MBDA has demonstrated its Dual Mode Brimstone missile on an MQ-9 Reaper remotely piloted aircraft. (MBDA)
LONDON — The Royal Air Force is closing on a decision of whether to deploy Dual Mode Brimstone missiles on its remotely piloted MQ-9 Reaper aircraft following a series of test firings in the US, including a hit on a small truck traveling at 70 mph.
European missile maker MBDA also said it hoped the trials would provide a backdrop to a possible US order this year.
MBDA said in a statement released March 21 that Dual Mode Brimstone had scored nine direct hits on a range of targets during test firings undertaken for the RAF Air Warfare Centre Unmanned Air Systems Test and Evaluation Squadron at the US Naval Air Weapons Station at China Lake.
An MoD spokeswoman said officials were still looking at the data and had “not taken any decision” as to what happens next in terms of a Reaper/Dual Mode Brimstone combination.
The RAF currently carries Hellfire and GBU-12 laser-guided bombs on its Reaper fleet.
MBDA said the trials typically involved middle-of-the- envelop profiles with release at an altitude of 20,000 feet and at ranges of seven to 12 kilometers.
The weapon relies on millimetric wave radar and a semi-active laser for guidance, with the latter giving a man-in-the-loop capability.
The demonstration program undertaken during December 2013 and January 2014 was coordinated by the US Air Force’s Big Safari organization.
Dual Mode Brimstone is already used on RAF Tornado GR4 strike jets where its ability to achieve one-shot, one-kill with low collateral damage earned operational plaudits in Afghanistan and Libya.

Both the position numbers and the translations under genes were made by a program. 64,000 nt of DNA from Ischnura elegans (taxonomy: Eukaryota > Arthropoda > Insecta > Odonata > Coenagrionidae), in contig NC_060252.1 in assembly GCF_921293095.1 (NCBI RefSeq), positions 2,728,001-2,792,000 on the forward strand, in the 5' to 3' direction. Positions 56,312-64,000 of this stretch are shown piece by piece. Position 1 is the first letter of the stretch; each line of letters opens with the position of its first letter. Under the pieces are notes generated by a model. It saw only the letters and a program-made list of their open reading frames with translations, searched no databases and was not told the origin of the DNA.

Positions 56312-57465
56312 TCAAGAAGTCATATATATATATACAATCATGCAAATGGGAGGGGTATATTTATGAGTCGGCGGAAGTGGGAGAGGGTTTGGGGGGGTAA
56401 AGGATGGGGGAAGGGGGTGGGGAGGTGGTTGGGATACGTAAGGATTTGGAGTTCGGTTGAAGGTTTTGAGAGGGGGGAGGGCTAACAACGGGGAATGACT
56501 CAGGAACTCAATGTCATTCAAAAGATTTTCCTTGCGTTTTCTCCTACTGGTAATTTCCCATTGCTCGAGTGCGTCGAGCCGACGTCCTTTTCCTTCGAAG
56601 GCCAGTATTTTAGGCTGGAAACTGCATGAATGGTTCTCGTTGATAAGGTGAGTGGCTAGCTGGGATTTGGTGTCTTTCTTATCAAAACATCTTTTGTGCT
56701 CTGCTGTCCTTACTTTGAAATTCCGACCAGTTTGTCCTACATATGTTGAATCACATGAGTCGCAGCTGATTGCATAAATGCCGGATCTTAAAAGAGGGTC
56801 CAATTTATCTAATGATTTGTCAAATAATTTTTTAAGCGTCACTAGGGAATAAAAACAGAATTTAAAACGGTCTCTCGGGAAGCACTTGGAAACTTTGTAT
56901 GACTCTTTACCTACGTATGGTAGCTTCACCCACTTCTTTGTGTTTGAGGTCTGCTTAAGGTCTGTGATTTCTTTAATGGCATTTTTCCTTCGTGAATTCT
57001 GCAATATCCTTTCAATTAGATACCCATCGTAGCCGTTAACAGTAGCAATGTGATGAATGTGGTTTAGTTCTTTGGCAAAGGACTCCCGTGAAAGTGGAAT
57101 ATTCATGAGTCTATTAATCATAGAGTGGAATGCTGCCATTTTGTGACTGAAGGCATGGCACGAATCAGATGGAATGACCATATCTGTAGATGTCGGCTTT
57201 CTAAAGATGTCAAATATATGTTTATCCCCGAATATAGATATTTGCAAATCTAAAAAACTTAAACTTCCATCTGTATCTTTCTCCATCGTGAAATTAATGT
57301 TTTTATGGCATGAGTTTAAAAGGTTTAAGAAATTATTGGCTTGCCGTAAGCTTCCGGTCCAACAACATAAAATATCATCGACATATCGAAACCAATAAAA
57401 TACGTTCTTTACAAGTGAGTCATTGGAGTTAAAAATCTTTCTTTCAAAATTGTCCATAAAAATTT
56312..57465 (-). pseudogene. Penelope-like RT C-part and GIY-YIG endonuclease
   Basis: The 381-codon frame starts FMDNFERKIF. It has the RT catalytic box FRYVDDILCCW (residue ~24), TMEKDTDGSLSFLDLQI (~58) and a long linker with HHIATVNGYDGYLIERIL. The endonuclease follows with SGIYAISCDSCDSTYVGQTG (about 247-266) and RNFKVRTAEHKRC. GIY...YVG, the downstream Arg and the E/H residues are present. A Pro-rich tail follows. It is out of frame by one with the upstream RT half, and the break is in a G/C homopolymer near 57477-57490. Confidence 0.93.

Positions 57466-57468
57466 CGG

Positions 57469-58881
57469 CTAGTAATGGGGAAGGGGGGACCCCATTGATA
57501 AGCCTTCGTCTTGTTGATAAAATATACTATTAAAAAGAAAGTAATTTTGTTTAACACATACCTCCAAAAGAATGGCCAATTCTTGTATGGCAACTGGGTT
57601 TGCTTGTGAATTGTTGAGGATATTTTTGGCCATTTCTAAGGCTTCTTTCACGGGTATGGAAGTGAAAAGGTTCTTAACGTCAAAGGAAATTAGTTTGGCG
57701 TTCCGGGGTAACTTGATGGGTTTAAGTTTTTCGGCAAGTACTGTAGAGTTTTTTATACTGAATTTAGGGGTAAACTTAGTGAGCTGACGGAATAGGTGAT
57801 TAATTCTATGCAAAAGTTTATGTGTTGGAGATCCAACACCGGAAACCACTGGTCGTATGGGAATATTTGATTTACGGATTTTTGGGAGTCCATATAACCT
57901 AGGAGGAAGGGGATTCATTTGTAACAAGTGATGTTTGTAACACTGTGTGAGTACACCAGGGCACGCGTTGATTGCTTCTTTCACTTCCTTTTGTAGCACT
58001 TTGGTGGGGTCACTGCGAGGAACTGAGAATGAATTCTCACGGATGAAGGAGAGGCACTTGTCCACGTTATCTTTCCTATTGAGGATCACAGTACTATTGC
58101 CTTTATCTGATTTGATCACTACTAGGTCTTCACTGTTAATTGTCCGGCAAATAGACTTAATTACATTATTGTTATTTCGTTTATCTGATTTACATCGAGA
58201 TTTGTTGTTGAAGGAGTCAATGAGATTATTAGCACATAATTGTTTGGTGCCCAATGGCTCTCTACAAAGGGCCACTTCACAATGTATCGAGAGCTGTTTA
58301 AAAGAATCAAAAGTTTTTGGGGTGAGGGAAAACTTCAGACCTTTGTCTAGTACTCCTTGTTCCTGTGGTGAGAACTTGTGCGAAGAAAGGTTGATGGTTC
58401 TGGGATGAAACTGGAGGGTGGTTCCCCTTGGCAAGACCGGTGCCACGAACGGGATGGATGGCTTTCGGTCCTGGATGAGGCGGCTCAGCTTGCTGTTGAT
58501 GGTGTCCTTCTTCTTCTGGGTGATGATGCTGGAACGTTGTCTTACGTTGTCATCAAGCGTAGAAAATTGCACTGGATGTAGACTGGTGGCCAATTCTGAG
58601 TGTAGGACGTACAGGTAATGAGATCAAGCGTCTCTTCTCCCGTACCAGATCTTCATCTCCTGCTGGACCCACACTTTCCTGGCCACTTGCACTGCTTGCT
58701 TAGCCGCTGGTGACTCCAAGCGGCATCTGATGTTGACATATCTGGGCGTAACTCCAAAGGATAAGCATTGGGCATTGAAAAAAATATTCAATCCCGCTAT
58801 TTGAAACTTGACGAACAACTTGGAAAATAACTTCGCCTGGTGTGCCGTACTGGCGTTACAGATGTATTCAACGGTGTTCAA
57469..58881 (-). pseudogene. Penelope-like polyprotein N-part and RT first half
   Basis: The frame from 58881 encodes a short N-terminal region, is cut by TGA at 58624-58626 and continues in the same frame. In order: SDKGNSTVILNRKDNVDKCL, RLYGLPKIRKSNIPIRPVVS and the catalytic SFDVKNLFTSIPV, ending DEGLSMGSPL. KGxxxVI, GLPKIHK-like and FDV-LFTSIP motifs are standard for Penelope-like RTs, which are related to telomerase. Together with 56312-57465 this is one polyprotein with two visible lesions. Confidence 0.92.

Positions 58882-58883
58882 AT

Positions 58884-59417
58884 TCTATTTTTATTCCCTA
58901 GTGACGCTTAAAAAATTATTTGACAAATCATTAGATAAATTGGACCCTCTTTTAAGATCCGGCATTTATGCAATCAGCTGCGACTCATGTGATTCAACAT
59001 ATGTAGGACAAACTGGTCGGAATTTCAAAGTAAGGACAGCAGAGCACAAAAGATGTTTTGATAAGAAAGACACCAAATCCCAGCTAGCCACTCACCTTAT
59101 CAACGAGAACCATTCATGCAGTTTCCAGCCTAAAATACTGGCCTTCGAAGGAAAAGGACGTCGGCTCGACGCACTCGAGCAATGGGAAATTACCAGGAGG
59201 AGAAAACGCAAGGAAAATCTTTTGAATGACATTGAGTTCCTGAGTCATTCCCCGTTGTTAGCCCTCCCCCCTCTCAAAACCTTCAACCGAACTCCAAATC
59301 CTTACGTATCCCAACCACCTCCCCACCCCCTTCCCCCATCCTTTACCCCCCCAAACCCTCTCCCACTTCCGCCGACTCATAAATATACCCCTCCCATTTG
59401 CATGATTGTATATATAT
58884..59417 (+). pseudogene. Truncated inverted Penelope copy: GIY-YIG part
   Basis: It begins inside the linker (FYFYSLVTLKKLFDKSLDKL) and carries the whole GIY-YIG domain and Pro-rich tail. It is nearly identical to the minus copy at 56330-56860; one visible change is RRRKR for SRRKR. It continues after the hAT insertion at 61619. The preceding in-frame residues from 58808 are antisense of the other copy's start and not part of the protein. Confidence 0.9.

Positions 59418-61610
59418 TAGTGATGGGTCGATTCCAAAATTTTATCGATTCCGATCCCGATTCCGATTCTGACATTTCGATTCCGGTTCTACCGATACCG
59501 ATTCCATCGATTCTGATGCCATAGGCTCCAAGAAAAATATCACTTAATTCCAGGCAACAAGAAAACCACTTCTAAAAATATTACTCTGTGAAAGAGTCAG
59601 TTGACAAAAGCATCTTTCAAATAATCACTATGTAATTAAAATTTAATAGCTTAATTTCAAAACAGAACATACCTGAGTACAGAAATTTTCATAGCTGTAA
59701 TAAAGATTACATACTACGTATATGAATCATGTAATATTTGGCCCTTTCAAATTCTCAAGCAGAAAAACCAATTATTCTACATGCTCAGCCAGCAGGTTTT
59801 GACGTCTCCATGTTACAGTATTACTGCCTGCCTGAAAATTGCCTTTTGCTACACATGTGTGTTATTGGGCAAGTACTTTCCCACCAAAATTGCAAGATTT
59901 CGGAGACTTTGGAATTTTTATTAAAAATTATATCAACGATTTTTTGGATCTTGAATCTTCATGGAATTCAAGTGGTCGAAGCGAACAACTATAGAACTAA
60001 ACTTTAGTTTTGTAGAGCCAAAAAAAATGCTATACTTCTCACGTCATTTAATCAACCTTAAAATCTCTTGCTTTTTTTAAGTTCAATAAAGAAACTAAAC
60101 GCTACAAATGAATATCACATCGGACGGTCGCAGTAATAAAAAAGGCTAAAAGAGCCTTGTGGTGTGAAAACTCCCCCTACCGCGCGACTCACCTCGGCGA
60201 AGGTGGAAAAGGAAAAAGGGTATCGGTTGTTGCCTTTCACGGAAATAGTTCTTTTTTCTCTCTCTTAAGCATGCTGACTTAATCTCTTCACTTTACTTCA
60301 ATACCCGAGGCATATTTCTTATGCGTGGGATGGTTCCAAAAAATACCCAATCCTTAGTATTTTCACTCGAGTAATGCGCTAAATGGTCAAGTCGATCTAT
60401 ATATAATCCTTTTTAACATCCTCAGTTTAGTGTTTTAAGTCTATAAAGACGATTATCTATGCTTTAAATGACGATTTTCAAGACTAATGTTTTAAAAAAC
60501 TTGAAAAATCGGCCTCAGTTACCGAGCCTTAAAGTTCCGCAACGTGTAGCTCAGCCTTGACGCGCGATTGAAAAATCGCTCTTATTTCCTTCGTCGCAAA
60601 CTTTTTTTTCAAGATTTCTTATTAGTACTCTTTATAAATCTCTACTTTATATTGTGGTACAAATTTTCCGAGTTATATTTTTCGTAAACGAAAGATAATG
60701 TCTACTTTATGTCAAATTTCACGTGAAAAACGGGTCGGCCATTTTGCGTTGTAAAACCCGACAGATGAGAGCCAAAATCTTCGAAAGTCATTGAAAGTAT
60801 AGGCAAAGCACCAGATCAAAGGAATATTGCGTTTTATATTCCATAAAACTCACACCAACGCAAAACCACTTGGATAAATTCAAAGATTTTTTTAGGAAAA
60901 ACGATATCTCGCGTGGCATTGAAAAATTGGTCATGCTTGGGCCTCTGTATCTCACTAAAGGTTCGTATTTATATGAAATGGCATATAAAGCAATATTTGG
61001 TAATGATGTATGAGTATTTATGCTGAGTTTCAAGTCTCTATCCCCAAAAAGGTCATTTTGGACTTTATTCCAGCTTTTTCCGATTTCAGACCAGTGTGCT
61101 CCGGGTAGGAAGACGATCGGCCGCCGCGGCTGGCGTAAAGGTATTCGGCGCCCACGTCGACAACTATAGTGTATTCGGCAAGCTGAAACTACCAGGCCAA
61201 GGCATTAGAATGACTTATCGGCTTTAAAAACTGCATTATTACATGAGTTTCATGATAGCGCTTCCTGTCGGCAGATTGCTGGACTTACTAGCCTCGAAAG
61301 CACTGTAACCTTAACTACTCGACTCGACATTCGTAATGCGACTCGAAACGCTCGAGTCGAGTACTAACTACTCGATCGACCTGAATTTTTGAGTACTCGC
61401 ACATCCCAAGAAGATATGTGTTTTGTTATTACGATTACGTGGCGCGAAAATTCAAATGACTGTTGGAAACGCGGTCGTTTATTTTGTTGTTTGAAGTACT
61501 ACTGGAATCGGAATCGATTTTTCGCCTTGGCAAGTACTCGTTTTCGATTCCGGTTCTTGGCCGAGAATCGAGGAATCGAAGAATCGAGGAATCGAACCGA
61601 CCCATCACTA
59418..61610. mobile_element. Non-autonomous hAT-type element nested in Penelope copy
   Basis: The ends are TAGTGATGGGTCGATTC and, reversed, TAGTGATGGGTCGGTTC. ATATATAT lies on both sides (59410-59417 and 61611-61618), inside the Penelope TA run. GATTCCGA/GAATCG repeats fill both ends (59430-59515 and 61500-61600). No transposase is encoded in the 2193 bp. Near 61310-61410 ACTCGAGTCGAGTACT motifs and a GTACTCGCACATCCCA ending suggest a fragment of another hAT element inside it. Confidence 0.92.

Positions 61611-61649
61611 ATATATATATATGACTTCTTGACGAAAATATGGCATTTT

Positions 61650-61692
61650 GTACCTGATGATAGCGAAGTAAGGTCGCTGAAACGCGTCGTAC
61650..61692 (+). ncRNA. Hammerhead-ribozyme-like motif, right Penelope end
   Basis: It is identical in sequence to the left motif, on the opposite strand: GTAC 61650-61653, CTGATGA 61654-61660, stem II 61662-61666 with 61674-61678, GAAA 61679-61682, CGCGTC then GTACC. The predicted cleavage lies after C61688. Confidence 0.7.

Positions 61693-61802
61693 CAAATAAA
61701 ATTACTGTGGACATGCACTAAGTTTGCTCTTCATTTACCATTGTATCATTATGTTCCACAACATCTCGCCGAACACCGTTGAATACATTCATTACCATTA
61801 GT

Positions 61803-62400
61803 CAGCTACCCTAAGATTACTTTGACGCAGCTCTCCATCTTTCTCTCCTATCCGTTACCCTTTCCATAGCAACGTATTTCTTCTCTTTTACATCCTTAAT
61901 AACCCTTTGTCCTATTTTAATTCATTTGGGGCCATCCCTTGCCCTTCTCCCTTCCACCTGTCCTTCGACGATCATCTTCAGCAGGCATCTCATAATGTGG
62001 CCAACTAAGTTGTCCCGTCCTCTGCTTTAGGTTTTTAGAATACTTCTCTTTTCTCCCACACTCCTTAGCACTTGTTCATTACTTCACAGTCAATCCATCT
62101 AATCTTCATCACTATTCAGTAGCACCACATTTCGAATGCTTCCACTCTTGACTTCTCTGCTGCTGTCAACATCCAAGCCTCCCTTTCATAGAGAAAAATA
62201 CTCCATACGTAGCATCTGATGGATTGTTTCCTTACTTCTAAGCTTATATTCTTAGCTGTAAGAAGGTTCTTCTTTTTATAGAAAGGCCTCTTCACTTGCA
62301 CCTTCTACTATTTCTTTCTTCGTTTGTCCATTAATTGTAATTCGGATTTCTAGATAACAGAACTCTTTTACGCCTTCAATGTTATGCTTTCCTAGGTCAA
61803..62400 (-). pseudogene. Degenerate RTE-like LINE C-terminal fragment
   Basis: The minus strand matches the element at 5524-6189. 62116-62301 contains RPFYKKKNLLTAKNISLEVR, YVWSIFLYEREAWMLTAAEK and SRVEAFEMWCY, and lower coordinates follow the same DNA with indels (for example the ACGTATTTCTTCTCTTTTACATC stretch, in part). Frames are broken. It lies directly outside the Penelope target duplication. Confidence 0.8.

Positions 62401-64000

Now the British, and others, are investigating the possibility of using the weapon on the General Atomics Reaper.
Steve Wadey, MBDA’s UK managing director, briefing reporters on the missile maker’s 2013 results in London March 19, wouldn’t be drawn on who the company was in talks with over the Dual Mode Brimstone’s possible deployment on unmanned air vehicles.
He did say, though, that the results were “pretty compelling” and the rapid prototyping work demonstrated in getting the weapon installed onto the platform gave MBDA the “opportunity to discuss with a number of customers the possibility of Brimstone for their benefit .”
The company has been trying to interest the US military in a possible purchase of Dual Mode Brimstone or the under-development, more advanced Brimstone 2 for some time.
Wadey said MBDA had been putting a lot of time and effort into the dialogue with the US customer, and although the trials were for the RAF the fact they were conducted in the US gave a “very strong backdrop to that conversation. During the course of this year we will see if it leads to success or not.”
The executive said the missile’s capabilities were a game changer but conceded time was of the essence in closing the deal with the US.
“We are working in an industry where people catch up, so people invest and people move on. While it is a unique game-changing capability from anything else that is out there, that will only last for a period of time. Whether it is exactly this year or not I cannot say, but clearly we are conscious that the time window will close, so, yes, we are putting maximum effort into that dialogue.”
“We are certainly pursuing it [the US discussions]with vigor and answering questions and providing the maximum support that we can to their assessment of the capability,” he said.